I could mark these records and dispose at the end easily enough but the management of the batch would appear to be cumbersome to say the least

    Is there a better way of filling up the add'l dataset fields (calculated fields) instead of in the AfterDataRowFill procedure?

    IF VALID-HANDLE(EventProcHandle) THEN DO:
               
                IF LOOKUP("BeforeDataFill",EventProcHandle:INTERNAL-ENTRIES) NE 0 THEN
                    hDataSource:GET-BUFFER-HANDLE(TempTableName):SET-CALLBACK-PROCEDURE
                        ("before-fill","BeforeDataFill",EventProcHandle).
               
                IF LOOKUP("BeforeDataRowFill",EventProcHandle:INTERNAL-ENTRIES) NE 0 THEN
                    hDataSource:GET-BUFFER-HANDLE(TempTableName):SET-CALLBACK-PROCEDURE
                        ("before-row-fill","BeforeDataRowFill",EventProcHandle).
               
                IF LOOKUP("AfterDataRowFill",EventProcHandle:INTERNAL-ENTRIES) NE 0 THEN
                    hDataSource:GET-BUFFER-HANDLE(TempTableName):SET-CALLBACK-PROCEDURE
                        ("after-row-fill","AfterDataRowFill",EventProcHandle).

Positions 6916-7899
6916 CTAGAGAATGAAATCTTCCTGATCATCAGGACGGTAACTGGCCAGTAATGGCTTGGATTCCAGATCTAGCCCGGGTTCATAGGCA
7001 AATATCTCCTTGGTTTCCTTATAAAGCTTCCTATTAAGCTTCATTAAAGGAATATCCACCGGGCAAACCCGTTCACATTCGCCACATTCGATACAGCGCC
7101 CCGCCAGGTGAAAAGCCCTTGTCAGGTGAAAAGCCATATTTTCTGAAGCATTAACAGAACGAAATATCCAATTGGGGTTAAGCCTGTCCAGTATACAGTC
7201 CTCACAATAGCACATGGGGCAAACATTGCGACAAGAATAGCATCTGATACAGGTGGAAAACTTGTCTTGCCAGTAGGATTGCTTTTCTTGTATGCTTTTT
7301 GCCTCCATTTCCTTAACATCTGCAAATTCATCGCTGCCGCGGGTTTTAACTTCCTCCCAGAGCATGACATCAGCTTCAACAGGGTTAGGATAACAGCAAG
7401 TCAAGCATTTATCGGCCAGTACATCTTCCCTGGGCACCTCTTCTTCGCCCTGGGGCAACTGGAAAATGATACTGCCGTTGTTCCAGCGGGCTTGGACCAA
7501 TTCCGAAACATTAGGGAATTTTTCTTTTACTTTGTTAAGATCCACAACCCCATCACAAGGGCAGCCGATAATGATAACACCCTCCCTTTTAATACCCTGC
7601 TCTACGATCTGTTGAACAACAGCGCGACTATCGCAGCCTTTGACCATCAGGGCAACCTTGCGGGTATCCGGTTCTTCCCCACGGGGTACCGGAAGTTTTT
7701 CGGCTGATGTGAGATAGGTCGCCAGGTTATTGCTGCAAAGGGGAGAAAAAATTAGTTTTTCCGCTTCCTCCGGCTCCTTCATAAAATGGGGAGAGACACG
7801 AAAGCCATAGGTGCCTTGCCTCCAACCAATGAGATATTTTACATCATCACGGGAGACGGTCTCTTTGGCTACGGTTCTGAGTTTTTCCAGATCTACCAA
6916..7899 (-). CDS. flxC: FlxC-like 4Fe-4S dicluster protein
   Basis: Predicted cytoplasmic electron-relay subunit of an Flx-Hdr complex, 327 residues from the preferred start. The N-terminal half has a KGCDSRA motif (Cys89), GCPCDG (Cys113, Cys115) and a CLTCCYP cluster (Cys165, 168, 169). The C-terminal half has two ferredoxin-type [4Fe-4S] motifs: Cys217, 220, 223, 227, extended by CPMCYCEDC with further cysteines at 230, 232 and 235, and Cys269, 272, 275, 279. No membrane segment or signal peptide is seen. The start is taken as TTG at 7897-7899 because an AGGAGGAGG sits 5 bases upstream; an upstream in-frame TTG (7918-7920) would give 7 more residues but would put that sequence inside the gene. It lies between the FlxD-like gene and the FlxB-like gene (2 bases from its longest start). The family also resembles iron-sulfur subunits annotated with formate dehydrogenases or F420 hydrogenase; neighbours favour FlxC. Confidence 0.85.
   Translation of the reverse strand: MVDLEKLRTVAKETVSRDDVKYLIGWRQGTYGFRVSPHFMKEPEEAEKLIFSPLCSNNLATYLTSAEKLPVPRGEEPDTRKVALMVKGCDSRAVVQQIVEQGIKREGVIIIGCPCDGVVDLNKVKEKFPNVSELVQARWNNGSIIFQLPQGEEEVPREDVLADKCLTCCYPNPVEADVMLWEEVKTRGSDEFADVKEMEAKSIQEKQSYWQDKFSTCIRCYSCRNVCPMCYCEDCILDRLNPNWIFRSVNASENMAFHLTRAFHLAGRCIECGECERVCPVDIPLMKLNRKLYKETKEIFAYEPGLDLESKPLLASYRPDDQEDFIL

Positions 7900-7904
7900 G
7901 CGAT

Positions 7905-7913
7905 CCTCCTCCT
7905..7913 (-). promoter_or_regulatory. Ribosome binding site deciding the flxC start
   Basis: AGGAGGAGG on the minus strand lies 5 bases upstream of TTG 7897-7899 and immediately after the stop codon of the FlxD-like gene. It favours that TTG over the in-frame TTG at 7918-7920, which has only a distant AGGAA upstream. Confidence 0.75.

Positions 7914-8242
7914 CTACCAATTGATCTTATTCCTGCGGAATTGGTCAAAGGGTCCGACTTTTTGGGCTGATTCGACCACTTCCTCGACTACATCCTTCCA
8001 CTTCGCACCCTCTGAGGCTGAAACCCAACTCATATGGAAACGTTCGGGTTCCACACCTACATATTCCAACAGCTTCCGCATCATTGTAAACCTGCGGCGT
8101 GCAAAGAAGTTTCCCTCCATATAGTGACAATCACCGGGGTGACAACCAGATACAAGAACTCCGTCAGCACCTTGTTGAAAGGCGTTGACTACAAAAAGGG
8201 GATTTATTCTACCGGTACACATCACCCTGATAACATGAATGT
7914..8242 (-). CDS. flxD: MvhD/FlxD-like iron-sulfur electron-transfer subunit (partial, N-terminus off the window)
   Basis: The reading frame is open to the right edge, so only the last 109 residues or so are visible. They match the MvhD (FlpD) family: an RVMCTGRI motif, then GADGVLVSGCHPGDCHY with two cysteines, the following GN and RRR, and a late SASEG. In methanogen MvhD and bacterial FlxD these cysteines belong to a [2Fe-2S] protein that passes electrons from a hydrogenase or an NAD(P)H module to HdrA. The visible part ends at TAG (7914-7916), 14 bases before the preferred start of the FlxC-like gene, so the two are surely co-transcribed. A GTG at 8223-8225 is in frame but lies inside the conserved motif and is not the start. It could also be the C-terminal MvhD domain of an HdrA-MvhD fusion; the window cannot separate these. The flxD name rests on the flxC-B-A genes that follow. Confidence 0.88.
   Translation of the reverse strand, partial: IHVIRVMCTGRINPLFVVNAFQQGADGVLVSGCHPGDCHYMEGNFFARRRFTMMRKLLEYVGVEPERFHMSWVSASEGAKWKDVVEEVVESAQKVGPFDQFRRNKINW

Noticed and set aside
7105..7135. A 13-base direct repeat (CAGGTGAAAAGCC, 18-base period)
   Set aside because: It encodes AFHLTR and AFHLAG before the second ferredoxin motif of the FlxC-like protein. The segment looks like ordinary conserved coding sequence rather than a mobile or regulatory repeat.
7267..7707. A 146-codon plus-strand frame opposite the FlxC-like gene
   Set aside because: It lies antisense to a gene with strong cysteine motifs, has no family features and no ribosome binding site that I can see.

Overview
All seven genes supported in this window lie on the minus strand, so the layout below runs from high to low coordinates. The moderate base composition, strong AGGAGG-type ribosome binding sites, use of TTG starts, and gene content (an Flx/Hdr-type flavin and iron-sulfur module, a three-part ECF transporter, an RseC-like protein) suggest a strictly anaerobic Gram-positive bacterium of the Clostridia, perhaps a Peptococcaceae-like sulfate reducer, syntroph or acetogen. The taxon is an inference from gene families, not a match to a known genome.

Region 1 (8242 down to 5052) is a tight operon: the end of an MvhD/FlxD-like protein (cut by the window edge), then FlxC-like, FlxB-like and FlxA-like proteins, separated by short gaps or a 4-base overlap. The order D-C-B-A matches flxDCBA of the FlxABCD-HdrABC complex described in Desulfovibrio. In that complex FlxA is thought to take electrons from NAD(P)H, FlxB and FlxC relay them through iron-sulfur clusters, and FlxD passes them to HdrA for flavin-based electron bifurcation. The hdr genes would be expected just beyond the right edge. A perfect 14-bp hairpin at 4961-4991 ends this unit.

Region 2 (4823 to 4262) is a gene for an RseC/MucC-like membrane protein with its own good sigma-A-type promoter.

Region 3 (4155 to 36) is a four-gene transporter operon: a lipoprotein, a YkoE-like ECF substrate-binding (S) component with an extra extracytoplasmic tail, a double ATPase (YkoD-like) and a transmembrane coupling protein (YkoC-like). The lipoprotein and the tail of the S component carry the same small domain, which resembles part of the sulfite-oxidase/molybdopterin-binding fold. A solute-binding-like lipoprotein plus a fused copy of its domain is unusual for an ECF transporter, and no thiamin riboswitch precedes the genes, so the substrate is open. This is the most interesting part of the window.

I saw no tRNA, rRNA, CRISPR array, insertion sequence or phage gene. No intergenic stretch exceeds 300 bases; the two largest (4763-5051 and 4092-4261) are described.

IF LOOKUP("AfterDataFill",EventProcHandle:INTERNAL-ENTRIES) NE 0 THEN
                    hDataSource:GET-BUFFER-HANDLE(TempTableName):SET-CALLBACK-PROCEDURE
                        ("after-fill","AfterDataFill",EventProcHandle).
               
            END.

  • Is there a better way of filling up the add'l dataset fields (calculated fields) instead of in the AfterDataRowFill procedure?

    Use the AFTER-FILL of either the table or the dataset and FOR EACH through the whole temp table and do your computations that way.

    Each invocation of the event handlers has an overhead. AFTER-ROW-FILL is executed per row, AFTER-FILL per batch which is 1/(batch size) less number of calls.

    BEFORE-ROW-FILL is a different thing. If you are about to throw away most record, the query is the way to go.

    You should provide way more details to discuss this further on.

    When you are throwing away 90 % of the records, by the current BEFORE-ROW-FILL code and "cannot" do that in the query, I'd rather not use the FILL methods. You can also FOR EACH the DB table and BUFFER-COPY into the temp-temp in those cases.

  • understand the comments re detail - the data varies widely so the appropriate implementation is different based on the data condition - just trying the figure out the best way to get the data - and fast.  I just don't believe comparing performance in GUI for .Net to native progress browse is fair.  However it is what it is.  Thanks for the detailed info.